Smith, of course, will be fired up again. For the 2,493rd time in his NFL career, he has been slighted, and that means the team that is getting him is getting a hornet who can still buzz. Can he play another year or two or three? Sure, as long as there's someone there doubting him and his body still can hold up. Are you doubting him?

But more importantly, if you're a Panthers fan, are you ready to put all your chips in with Cam? The team now must re-sign him and go big to do so, following his option season of 2015. Will he be willing to wait that long? And how much do you pay him?

These are all fascinating questions to ponder when you consider the state of the rest of the offense around him. Oh, the Panthers will make moves to help him, there's no question. But they won't replace Smith and Jordan Gross as players or, maybe more importantly, as locker-room buffers to keep the pressure squarely off Newton.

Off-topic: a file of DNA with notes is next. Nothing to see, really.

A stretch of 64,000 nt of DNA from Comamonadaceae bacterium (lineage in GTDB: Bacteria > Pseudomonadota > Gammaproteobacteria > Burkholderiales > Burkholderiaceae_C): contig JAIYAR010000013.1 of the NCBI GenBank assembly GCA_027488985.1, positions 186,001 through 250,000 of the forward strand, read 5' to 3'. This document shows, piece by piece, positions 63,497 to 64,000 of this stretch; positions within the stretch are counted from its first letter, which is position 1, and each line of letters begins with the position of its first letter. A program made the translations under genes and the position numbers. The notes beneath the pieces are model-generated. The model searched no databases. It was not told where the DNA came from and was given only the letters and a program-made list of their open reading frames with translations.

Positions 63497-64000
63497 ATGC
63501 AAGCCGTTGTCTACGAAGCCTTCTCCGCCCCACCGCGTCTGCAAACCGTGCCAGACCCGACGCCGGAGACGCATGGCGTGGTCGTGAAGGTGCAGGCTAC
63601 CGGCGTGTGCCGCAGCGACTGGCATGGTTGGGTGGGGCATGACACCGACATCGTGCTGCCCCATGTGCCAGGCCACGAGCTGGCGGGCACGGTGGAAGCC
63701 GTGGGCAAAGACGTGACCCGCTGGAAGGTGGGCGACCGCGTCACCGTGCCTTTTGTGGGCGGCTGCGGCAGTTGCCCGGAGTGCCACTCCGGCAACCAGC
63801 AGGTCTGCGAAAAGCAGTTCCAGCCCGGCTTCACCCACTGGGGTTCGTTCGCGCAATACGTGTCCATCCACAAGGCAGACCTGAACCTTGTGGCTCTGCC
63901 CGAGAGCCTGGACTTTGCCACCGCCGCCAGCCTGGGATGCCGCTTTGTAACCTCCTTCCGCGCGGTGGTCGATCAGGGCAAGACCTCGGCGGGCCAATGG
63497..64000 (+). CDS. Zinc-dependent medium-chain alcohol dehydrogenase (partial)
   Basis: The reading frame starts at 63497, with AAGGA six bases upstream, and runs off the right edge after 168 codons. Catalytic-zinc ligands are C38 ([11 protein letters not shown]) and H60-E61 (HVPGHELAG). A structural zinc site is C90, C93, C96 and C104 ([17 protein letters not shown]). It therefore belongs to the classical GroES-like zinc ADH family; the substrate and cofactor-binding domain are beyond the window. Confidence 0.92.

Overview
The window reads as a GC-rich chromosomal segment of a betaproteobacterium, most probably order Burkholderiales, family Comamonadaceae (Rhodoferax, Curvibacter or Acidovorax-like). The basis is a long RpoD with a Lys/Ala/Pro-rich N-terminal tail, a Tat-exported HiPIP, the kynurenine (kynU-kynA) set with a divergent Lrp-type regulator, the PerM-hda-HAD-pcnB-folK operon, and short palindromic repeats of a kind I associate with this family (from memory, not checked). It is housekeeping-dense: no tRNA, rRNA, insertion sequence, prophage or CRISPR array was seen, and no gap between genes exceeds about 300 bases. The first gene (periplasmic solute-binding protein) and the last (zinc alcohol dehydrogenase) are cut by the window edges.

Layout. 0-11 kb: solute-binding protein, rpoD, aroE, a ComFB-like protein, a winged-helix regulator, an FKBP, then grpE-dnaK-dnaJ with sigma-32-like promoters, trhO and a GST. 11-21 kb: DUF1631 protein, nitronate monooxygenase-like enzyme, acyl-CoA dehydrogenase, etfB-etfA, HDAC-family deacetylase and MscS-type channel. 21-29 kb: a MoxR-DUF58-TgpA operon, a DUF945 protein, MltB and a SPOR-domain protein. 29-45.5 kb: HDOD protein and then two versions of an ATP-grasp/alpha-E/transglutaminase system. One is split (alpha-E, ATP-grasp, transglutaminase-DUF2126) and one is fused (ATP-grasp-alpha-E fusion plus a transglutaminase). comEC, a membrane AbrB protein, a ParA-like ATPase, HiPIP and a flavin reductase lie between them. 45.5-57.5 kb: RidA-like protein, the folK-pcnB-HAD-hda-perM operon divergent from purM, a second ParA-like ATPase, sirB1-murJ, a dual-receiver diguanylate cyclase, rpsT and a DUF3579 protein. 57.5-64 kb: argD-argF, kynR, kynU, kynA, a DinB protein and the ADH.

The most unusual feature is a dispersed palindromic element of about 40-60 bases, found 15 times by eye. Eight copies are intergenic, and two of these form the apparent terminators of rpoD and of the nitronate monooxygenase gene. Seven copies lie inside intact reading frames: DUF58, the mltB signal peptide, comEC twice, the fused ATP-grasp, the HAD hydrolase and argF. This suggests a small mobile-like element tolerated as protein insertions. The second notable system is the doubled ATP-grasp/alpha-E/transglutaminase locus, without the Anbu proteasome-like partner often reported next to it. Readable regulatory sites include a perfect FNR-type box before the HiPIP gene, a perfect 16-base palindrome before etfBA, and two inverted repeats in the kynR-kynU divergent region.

You can now see why Hurney made Ryan Kalil the highest-paid center in football a few years ago. Kalil not only is a great player, but he also is Newton's shepard, and that job just got a lot bigger on Thursday.

Now, when things go wrong, the media will go to Newton and Kalil for answers. They are the figureheads on offense now. Maybe Luke Kuechly can help do for Newton what Jon Beason did for Smith for many years, and act as a neutralizing force and a quiet counterpart.

But suddenly, it's clear: Cam Newton isn't as well protected as he was previously. And yet, he's more exposed than ever before. This is the way the Panthers want it.

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Eric Edholm is a writer for Shutdown Corner on Yahoo Sports. Have a tip? Email him at or follow him on Twitter!